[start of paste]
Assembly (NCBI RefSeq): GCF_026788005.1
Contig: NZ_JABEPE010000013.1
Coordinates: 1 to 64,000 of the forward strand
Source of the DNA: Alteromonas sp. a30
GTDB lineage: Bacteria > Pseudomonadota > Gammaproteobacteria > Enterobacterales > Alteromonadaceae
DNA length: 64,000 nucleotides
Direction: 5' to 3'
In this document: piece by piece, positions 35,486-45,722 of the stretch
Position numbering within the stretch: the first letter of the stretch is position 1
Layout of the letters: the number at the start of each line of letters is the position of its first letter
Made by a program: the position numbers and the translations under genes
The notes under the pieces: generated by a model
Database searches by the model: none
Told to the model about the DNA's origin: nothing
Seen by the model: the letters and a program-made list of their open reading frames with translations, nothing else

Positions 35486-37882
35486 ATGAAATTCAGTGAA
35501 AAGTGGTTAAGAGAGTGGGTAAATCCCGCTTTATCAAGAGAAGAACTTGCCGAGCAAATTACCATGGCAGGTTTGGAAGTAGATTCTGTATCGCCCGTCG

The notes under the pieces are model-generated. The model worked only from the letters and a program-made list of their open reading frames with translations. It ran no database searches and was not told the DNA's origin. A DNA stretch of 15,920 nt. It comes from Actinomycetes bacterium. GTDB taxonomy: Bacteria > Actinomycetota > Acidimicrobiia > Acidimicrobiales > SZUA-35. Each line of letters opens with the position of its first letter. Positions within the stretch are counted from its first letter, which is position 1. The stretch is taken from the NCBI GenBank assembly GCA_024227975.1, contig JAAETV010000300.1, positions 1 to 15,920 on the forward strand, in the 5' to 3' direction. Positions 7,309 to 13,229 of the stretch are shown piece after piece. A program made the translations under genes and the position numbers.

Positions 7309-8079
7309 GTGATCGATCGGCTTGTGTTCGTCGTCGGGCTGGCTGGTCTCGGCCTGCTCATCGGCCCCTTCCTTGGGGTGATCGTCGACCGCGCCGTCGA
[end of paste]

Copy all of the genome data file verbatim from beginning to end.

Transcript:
Assembly (NCBI RefSeq): GCF_026788005.1
Contig: NZ_JABEPE010000013.1
Coordinates: 1 to 64,000 of the forward strand
Source of the DNA: Alteromonas sp. a30
GTDB lineage: Bacteria > Pseudomonadota > Gammaproteobacteria > Enterobacterales > Alteromonadaceae
DNA length: 64,000 nucleotides
Direction: 5' to 3'
In this document: piece by piece, positions 35,486-45,722 of the stretch
Position numbering within the stretch: the first letter of the stretch is position 1
Layout of the letters: the number at the start of each line of letters is the position of its first letter
Made by a program: the position numbers and the translations under genes
The notes under the pieces: generated by a model
Database searches by the model: none
Told to the model about the DNA's origin: nothing
Seen by the model: the letters and a program-made list of their open reading frames with translations, nothing else

Positions 35486-37882
35486 ATGAAATTCAGTGAA
35501 AAGTGGTTAAGAGAGTGGGTAAATCCCGCTTTATCAAGAGAAGAACTTGCCGAGCAAATTACCATGGCAGGTTTGGAAGTAGATTCTGTATCGCCCGTCG

The notes under the pieces are model-generated. The model worked only from the letters and a program-made list of their open reading frames with translations. It ran no database searches and was not told the DNA's origin. A DNA stretch of 15,920 nt. It comes from Actinomycetes bacterium. GTDB taxonomy: Bacteria > Actinomycetota > Acidimicrobiia > Acidimicrobiales > SZUA-35. Each line of letters opens with the position of its first letter. Positions within the stretch are counted from its first letter, which is position 1. The stretch is taken from the NCBI GenBank assembly GCA_024227975.1, contig JAAETV010000300.1, positions 1 to 15,920 on the forward strand, in the 5' to 3' direction. Positions 7,309 to 13,229 of the stretch are shown piece after piece. A program made the translations under genes and the position numbers.

Positions 7309-8079
7309 GTGATCGATCGGCTTGTGTTCGTCGTCGGGCTGGCTGGTCTCGGCCTGCTCATCGGCCCCTTCCTTGGGGTGATCGTCGACCGCGCCGTCGA